Yes, I’m often a stress-case, and it got to the point where I knew I needed to find ways to be a more relaxed parent. My four kids’ daily schedules often race around my head like those Alice in Wonderland tea cups at Disneyworld. I’m constantly replaying all the things I have to remember, like which kid has to bring in “special snack,” which kid has “Dress Down Day” and did my daughter pack her leotard? Sure, there are days when I’m calm, but I can’t explain why that is, and I certainly can’t predict it or claim to have any control over it whatsoever.
So how does one learn to be more a relaxed and balanced as a parent? Obviously this is a huge question, but the following four books are a great place to start. These authors tackle this challenge head-on with widely different approaches.
1) The Gift of a Happy Mother: Letting Go of Perfection and Embracing Everyday Joy by Rebecca Eanes
I’m trying to let go of perfectionism, perfectly. I tell myself that I don’t have to have up-to-date printed photo albums of the kids from each month, but, still, as the digital images pile up on my computer and phone, I start to freak out. I worry that I didn’t give the perfect gift to a close friend (is a salad bowl too random for a birthday?!) and then I worry that maybe I gave her that same thing last year. Now I’m worried that I’m failing at being a imperfectionist.
Eanes would tell me to GET REAL. Kids don’t want perfect moms; they want happy moms. And, of course, happier moms yield happier kids. As a parent in the thick of it herself, Eanes gives many tips that take into account that moms don’t have a lot of excess time or energy on their hands. Suggestions like incorporating a daily “10 minutes of joy” with a tracking system, lowering your expectations as a new mom, and learning to identify whether you’re “happily busy vs. hustling for worth” are just a few of the actionable tips that make this book extremely helpful. I wish I’d found it before my big kids were 12 years old. If I had, then maybe I wouldn’t have 157 photo albums to organize on my bookshelves.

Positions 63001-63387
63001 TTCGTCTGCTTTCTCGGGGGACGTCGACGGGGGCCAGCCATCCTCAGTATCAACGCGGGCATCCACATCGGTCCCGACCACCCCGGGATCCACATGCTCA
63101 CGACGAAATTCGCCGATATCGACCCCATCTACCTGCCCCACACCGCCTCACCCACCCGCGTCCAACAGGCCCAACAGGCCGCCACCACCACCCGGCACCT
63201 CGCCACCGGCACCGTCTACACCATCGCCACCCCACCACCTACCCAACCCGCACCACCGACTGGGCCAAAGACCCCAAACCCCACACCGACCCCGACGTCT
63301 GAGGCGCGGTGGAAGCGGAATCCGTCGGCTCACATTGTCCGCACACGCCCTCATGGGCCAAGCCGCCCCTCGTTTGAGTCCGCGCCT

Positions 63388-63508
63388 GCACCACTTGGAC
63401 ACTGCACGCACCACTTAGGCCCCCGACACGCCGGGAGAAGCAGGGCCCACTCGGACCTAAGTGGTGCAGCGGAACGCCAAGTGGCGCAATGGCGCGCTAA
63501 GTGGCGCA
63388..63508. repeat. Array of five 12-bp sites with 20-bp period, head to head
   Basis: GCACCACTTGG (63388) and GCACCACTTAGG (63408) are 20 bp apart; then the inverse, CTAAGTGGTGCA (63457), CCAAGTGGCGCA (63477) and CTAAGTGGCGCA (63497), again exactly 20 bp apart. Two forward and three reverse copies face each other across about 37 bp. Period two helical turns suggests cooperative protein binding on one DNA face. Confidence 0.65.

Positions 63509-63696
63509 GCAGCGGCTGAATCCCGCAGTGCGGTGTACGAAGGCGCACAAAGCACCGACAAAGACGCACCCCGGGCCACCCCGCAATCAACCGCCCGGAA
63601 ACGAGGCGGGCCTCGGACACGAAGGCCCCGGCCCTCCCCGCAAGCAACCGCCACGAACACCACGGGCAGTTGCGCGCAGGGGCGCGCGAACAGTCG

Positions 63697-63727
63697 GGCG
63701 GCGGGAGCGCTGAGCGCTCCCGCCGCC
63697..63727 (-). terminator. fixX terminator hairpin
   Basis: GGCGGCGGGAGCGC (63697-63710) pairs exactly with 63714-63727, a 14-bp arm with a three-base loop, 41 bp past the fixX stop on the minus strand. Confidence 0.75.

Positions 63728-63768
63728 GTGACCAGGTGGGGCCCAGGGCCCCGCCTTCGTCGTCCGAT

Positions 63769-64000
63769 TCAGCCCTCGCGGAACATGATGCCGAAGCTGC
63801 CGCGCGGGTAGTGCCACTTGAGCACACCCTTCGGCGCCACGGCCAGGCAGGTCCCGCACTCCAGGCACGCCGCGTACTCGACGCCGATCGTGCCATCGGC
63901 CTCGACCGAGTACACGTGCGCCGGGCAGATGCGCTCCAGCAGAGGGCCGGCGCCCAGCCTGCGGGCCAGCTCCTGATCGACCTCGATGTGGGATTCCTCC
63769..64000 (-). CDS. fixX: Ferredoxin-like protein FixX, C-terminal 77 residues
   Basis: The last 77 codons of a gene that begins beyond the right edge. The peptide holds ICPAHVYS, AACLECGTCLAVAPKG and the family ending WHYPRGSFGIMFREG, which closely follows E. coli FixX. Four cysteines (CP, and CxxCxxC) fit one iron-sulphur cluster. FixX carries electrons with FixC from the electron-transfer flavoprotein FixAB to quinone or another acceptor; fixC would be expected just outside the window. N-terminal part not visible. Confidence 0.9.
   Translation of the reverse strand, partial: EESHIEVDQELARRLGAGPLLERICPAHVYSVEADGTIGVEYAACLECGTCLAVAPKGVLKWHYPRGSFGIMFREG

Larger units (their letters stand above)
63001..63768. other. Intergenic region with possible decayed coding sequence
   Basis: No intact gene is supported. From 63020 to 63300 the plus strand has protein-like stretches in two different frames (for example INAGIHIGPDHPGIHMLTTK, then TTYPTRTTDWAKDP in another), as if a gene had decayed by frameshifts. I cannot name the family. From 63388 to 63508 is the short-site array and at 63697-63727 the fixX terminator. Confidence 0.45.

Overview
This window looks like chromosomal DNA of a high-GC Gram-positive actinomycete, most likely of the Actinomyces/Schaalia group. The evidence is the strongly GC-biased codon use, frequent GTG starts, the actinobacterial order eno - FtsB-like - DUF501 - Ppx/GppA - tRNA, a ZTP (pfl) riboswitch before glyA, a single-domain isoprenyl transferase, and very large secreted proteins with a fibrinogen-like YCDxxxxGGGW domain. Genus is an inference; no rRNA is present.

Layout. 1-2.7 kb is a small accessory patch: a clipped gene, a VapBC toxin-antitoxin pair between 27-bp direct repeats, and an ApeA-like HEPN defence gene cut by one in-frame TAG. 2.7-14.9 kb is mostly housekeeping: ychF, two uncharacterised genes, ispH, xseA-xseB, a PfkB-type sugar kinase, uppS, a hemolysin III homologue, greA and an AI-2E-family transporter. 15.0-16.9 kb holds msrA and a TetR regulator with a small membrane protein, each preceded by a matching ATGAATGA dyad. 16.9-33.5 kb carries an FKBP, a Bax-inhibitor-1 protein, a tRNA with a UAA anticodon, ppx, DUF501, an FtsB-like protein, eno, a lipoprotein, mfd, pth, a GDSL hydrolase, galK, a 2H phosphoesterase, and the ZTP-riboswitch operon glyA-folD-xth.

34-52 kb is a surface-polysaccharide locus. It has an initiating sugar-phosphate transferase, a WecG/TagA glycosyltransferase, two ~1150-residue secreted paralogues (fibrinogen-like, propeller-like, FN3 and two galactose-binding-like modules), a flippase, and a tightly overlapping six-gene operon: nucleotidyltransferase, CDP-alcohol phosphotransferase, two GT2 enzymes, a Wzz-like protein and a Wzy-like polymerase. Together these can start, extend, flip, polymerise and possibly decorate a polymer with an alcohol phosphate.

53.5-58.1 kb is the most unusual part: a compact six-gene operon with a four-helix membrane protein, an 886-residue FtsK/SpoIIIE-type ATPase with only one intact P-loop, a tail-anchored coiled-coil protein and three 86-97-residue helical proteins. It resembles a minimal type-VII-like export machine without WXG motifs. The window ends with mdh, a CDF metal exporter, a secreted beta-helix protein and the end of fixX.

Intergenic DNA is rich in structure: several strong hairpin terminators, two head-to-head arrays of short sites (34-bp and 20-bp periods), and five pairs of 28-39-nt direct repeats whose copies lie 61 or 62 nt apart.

2) Do Less: A Revolutionary Approach to Time and Energy Management for Busy Moms by Kate Northrup
Multi-tasking clearly isn’t cutting it, Northrup argues. In fact, when we try to do too much, we do everything badly. She outlines how our menstrual cycles affect how we live and parent (bear with me here), then offers up truly concrete exercises, like “discover what really matters to you” in which you write down what is most important to you, then look over the past three months in your calendar to see what things actually serviced that value. This book is a bit out there at times, but it’s so interesting and user-friendly, with matrices to fill in and bulleted lists right at your fingertips.
3) Cribsheet: A Data-Driven Guide to Better, More Relaxed Parenting, from Birth to Preschool by Emily Oster
Oster’s key thesis: parents need to realize that they have far less control than they think they do. We tend to think that if we deliberate long and hard enough, we’ll come up with the “right” answer to our parenting-related questions, from whether to breast-feed to how to manage meal-time chaos. In reality, there’s hardly ever a clear-cut answer, and even if we try to attack a problem one way, our kids may have other ideas about what will work for them. Oster analyzes parenting from an economist’s point of view, providing data and research to arm every decision, plus she includes anecdotes from her own parenting experiences. Best of all, Cribsheet uses humor as often as data (one chapter is called “Trust Me: Take the Mesh Underwear” — and you really should take it) which is refreshing. This book is the owner’s manual I wish had come with my child. Now I just need a cribsheet for the upcoming teen years. Hear that, Emily Oster?!?!
4) Grumpy Mom Takes a Holiday: Say Goodbye to Stressed, Tired, and Anxious, and Say Hello to Renewed Joy in Motherhood by Valerie Woerner
Val’s mom-to-mom tips are relatable, funny, spiritual and always useful. Her first chapter, “Emoji Overload,” sets the stage for mom-commiseration by sharing her story of being trapped at her sister’s house during a three day-long storm and flood, with a toddler and a three-month-old, no toys and a dwindling supply of diapers. She introduces the ideas of emotion-excavating and pattern-recognition. One of her tips is “talk to a mom a generation ahead of you,” which I love. This book offers perspective and balance about daily #momlife issues with context, depth, and great visuals.